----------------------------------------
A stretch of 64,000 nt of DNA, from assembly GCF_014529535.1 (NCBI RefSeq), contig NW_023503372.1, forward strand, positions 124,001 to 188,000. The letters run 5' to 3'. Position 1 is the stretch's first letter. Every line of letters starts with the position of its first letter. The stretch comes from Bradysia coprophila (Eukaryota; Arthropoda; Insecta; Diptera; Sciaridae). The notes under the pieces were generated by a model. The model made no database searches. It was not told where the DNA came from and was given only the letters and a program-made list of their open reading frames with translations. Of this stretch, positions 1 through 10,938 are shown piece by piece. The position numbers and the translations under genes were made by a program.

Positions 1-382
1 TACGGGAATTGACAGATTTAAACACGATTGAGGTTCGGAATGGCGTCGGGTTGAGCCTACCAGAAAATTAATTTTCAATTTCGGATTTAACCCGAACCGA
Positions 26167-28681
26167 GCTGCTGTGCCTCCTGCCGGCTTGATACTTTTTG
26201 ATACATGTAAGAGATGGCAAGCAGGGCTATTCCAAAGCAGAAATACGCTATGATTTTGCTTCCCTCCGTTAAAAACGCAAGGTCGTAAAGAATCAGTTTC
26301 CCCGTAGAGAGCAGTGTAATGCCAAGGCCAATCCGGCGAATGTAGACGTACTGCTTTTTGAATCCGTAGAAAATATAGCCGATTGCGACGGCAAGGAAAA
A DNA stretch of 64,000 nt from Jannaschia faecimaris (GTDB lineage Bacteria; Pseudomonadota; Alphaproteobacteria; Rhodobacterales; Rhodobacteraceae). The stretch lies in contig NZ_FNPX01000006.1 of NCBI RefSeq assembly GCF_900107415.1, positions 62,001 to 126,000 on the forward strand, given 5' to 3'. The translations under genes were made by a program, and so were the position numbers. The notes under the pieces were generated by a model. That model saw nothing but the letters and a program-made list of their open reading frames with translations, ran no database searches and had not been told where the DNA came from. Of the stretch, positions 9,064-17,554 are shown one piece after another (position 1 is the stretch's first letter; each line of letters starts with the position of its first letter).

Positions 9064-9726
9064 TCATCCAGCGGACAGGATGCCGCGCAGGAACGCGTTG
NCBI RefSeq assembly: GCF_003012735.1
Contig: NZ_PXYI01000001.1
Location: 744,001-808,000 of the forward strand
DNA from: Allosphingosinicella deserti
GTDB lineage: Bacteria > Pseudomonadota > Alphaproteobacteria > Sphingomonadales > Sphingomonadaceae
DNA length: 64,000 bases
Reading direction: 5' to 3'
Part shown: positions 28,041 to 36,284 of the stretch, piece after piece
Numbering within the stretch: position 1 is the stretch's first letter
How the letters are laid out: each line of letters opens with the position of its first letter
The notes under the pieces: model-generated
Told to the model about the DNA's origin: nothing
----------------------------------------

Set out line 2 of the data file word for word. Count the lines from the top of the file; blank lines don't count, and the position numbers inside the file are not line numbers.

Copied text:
Positions 1-382